Failed Strategic Alternatives Process: In late 2014 and early 2015, Crestwood ran a strategic alternatives process. Even though multiple potential partners emerged at that time when Crestwood traded at a split-adjusted range of $60 to $140 per unit, the Company did not consummate a transaction. Some investors were disappointed in what appeared to be a failed process, leading to selling pressure. MLP Asset Class Pressure: MLPs broadly have sold off significantly in 2015, due to low energy prices and concerns about future growth and capital funding. This has led to selling pressure by retail investors, ETFs and levered funds, regardless of the core fundamentals or valuations. For example, Crestwood’s 2016 DCF yield after preferred payments is 37% versus 13.3% for Kinder Morgan (NYSE: KMI), with significantly less leverage. It is also important to note that Crestwood is primarily a distribution and storage company with strong “take-or-pay” contracts and therefore has less direct exposure to energy prices than most MLPs, including KMI. Also, Crestwood has no General Partner Incentive Distribution Rights (“IDRs”) and is therefore structured much more favorably for the public unitholders than most MLPs. Bakken Rail & Barnett Gathering Exposure: We believe investors have decided to “sell first and ask questions later” when it comes to Crestwood’s exposure to these two assets. In reality, as we discuss in our detailed presentation, Crestwood’s assets in both basins are strategically located and not at risk of material impairment. Additionally, these assets account for only ~25% of Crestwood’s total EBITDA, and many other assets in the Company’s portfolio are stable or growing. Tax-Loss Selling & Reverse Stock Split: ‘Tis the season, and when your units are down -80%+ since January 1, 2015, investors of all stripes are going to sell for tax reasons regardless of fundamental value. On top of that, Crestwood implemented a reverse stock split in November. Even though this had no impact on intrinsic value, many investors dislike reverse splits. Both of these non-fundamental developments are temporary in nature, and we expect will be corrected by the market. Crestwood Owns Numerous High-Quality, Scarce Assets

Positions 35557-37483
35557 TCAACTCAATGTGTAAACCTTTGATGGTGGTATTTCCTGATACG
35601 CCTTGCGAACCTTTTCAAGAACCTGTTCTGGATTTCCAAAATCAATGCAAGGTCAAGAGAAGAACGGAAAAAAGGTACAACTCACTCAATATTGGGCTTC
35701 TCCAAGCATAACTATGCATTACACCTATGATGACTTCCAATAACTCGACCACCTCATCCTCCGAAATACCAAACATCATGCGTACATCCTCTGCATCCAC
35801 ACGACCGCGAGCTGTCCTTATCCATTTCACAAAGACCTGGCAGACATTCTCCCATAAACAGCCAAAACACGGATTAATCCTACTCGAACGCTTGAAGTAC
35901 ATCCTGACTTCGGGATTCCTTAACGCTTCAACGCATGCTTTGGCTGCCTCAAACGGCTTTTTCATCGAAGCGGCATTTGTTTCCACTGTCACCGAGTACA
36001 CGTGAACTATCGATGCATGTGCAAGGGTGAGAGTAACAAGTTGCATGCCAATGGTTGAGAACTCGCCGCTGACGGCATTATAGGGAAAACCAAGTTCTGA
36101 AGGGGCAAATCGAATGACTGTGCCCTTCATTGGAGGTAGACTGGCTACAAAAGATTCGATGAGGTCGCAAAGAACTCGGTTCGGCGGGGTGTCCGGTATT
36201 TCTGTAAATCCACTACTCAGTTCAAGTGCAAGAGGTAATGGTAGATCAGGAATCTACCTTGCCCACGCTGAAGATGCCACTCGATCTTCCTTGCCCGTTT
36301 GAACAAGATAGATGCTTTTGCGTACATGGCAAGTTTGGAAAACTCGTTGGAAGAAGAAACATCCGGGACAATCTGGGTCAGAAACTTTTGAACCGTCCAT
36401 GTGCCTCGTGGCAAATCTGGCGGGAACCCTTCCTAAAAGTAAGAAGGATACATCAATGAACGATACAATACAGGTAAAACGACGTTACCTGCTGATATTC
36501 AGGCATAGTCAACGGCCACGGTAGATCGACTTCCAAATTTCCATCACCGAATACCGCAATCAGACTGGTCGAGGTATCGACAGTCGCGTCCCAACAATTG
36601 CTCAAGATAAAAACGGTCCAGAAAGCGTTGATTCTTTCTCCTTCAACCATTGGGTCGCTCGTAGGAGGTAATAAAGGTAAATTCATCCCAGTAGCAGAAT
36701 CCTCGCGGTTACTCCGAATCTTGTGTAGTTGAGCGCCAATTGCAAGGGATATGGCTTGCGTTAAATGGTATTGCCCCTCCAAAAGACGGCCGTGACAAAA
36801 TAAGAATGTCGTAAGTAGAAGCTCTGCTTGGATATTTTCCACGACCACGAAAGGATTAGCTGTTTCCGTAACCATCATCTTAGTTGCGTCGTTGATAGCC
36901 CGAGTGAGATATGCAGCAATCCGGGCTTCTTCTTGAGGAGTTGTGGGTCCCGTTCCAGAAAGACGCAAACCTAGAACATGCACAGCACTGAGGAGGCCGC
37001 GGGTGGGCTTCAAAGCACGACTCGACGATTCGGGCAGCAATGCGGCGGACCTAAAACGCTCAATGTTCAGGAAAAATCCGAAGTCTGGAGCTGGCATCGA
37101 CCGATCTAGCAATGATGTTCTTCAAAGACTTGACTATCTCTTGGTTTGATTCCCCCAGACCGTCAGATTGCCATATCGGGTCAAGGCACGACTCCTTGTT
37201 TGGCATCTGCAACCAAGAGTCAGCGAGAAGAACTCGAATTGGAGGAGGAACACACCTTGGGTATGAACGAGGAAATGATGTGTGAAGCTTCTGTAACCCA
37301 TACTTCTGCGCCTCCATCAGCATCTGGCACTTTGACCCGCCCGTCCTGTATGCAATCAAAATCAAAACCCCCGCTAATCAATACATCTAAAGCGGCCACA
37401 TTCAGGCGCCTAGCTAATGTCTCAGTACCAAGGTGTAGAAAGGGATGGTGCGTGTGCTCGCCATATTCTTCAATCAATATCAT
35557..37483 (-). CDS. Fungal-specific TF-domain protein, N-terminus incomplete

Crestwood is an at-scale MLP with scarce and/or strategically advantaged assets with a $4+ billion enterprise value. The Crestwood partnership owns a number of very strong assets including:
Northeast Natural Gas Storage: These scarce assets are strategically located and currently account for approximately 25% of Crestwood’s EBITDA. We believe these assets could fetch a multiple of 14-15x EBITDA, or $2.1 billion, in a sale – this is equal to roughly half of the Company’s current enterprise value! Marcellus/Utica NGL Marketing: This comprehensive marketing and logistics platform is able to profitably arbitrage the oversupply of NGLs in the Marcellus/Utica region. Bakken Gathering: The Arrow system is located in the heart of the highest-return areas of the Bakken: Dunn and McKenzie counties. These two counties grew production in 2015 and recent bullish permitting activity suggests that they could grow again in 2016. Highlighting this asset’s value, Hess’s similarly located gathering system in the core of the Bakken recently fetched an 18x forward EBITDA multiple in a JV transaction in June. Bakken Rail: Contrary to knee-jerk perceptions, Crestwood’s rail facility is strategically located and able to capitalize on the lack of West Coast-bound oil pipelines as well as strict rules against oil tanker imports. Tesoro’s massive Vancouver Energy crude-by-rail project, which is scheduled to go online by the end of 2017, gives assurances that a tremendous amount of cost-advantaged Bakken crude will be heading to West Coast refineries by rail for many, many years to come. Marcellus/Antero Gathering: This 140,000 acreage dedication represents a large portion of Antero’s best Marcellus acreage. Notably, Antero’s own midstream business, which services the balance of Antero’s acreage, is currently worth $4+ billion – that is roughly equal to the entire